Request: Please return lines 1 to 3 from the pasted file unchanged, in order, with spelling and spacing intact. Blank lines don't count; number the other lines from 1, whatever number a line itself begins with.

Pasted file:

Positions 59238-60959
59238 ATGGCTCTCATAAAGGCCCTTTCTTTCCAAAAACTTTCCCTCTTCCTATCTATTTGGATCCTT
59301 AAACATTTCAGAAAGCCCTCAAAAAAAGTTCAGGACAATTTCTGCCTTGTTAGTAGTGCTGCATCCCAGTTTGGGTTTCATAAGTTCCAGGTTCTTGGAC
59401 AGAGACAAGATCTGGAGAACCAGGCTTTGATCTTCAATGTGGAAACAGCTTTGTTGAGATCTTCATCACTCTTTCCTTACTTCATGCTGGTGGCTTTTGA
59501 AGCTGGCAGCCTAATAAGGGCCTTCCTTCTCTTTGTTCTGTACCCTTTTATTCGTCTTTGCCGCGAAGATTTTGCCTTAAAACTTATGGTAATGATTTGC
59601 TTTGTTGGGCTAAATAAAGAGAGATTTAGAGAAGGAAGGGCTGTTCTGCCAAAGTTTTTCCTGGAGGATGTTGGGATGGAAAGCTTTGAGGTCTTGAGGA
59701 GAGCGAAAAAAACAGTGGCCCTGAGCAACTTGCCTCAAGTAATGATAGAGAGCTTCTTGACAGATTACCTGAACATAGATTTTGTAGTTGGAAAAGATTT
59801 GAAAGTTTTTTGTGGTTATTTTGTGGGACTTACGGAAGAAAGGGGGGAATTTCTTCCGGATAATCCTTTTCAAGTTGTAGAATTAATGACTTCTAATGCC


Positions 59238-60959
59238 ATGGCTCTCATAAAGGCCCTTTCTTTCCAAAAACTTTCCCTCTTCCTATCTATTTGGATCCTT
59301 AAACATTTCAGAAAGCCCTCAAAAAAAGTTCAGGACAATTTCTGCCTTGTTAGTAGTGCTGCATCCCAGTTTGGGTTTCATAAGTTCCAGGTTCTTGGAC